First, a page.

The Demill Ladies’ College was founded by Reverend De Mille, a Methodist minister who wanted to provide Protestant women’s education that could compete with Catholic schooling. The school was founded in 1876 with the goal of preparing girls for their roles as mothers and wives. On its first opening, the school had 80 students, all of which were boarding students.
The school had a reputation for being the preeminent institution of its kind in Canada, while still being accessible due to its low tuition. The school only accepted girls who were 16 or older, and in order to keep costs down, the students also served as the domestic staff for the college, and they performed tasks such as cleaning.
The focus of the school was primarily on preparing the girls for domestic life as a housewife, and thus much of the focus of the school was on instilling moral values onto the girls, as well as religious instruction. While the school was nondenominational, girls were still expected to attend Christian services while they were enrolled, and day students were also refused to ensure that the girls did not have many ties to the local area, which Rev. De Mille feared would expose them to local gossip and other immoral pastimes.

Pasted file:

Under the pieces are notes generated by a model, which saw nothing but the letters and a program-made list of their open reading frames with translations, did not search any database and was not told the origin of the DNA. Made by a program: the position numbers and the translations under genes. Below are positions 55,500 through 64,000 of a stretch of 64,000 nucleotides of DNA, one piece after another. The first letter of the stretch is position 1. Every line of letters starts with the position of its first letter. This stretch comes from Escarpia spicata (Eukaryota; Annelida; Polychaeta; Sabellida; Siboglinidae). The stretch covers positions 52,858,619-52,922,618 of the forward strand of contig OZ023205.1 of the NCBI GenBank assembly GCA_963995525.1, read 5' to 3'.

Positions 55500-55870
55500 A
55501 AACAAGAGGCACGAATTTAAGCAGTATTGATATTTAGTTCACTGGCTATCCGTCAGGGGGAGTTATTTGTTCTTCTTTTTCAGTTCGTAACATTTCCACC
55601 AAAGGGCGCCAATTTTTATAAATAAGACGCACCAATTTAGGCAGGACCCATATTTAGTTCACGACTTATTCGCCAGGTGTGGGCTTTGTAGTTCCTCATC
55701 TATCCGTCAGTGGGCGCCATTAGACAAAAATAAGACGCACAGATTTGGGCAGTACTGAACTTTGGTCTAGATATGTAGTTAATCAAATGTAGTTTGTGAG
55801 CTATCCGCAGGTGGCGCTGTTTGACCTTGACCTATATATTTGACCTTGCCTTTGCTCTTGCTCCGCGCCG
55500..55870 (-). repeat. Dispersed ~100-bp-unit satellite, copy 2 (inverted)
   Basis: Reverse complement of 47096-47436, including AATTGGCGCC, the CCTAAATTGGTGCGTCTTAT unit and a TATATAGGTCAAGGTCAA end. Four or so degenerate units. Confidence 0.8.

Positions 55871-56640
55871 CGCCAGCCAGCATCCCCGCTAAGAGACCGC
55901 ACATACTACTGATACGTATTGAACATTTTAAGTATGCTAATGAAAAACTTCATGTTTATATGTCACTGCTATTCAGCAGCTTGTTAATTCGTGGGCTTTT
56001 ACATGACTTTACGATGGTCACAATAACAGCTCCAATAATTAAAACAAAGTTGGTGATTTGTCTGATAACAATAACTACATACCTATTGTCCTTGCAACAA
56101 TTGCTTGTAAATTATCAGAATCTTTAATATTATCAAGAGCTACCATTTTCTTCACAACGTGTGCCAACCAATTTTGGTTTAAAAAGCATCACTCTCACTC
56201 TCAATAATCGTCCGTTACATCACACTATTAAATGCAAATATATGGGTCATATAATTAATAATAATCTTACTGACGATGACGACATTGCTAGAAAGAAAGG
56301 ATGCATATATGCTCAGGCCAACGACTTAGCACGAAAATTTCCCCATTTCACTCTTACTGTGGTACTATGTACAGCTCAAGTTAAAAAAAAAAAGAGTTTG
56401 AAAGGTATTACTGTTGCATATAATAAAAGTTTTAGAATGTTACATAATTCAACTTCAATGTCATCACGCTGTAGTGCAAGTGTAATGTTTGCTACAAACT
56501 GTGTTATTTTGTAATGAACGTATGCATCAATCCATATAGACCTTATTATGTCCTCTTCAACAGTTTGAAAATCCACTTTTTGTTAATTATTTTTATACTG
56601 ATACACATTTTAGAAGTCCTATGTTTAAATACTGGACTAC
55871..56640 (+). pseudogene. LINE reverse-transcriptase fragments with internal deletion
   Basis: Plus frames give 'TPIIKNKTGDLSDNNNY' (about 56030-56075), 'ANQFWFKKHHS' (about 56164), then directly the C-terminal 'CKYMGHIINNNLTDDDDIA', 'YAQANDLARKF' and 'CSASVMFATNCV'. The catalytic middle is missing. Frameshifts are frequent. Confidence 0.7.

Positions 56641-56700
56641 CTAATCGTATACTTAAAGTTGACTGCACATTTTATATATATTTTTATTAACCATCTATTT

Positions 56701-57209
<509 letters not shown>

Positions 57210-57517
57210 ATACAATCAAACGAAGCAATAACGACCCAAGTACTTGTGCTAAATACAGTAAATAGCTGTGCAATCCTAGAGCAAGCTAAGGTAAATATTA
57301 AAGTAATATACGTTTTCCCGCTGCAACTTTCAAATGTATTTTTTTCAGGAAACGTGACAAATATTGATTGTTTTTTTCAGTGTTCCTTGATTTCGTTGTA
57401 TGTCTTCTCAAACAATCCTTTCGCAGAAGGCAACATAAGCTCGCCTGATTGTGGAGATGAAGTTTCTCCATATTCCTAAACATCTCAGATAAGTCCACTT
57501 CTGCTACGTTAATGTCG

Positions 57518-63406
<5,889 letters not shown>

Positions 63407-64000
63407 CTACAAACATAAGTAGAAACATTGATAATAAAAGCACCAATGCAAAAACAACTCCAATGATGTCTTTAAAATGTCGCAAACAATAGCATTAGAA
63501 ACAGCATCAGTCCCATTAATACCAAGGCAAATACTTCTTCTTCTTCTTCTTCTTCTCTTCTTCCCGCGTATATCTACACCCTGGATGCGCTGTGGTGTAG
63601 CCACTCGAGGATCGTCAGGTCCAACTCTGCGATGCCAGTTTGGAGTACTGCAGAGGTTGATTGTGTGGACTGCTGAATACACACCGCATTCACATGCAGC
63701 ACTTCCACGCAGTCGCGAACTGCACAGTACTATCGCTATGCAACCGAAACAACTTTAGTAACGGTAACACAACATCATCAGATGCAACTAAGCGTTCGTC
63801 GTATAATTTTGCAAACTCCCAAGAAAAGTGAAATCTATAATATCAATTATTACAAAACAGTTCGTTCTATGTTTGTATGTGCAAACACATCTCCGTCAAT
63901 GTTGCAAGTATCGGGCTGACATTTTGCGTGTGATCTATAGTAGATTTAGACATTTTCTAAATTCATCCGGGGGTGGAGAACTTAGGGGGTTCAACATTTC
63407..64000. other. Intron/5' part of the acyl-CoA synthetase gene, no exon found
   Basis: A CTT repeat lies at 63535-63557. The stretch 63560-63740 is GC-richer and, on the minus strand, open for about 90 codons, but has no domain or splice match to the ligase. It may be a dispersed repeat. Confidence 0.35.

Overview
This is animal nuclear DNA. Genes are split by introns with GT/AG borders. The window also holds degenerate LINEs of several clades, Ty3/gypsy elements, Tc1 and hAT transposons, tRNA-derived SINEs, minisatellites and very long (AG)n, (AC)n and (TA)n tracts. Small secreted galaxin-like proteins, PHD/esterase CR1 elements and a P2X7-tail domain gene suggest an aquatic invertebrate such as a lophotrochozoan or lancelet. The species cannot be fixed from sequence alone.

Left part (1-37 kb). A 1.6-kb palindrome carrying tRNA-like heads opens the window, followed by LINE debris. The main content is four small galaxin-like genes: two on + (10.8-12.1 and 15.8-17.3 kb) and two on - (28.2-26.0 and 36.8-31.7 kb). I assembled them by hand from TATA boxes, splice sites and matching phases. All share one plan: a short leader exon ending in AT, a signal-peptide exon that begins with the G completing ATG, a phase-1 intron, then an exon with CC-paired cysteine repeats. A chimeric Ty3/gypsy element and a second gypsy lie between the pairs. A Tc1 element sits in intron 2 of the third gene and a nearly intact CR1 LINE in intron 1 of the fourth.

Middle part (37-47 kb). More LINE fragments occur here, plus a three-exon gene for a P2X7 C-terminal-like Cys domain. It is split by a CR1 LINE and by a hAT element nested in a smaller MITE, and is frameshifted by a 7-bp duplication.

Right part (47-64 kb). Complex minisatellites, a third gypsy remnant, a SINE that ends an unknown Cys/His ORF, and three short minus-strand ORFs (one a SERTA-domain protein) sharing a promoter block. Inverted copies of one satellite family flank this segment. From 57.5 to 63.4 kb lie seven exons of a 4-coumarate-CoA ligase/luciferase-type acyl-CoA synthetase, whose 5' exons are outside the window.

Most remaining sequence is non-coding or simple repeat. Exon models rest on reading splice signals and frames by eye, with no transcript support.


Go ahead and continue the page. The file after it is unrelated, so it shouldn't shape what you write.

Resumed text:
The school had a high reputation throughout the nation, as their staff was often held in high regard, and their low tuition rates allowed a broad range of people to attend the school. Courses in Ancient languages, modern languages, English, fine arts, music, and even the sciences later on in the college’s life cycle were offered.
In 1896, a fire broke out in the college which burned much of the structure to the ground. The students and faculty were away when it happened, but the school was devastated. Rev. De Mille, against the pleas of the Oshawa government, decided to rebuild the school in St. Catharine’s rather then keep it in Oshawa.
*address provided is approximate, based on the 1884 Fire Insurance Map. Address is provided for mapping purposes.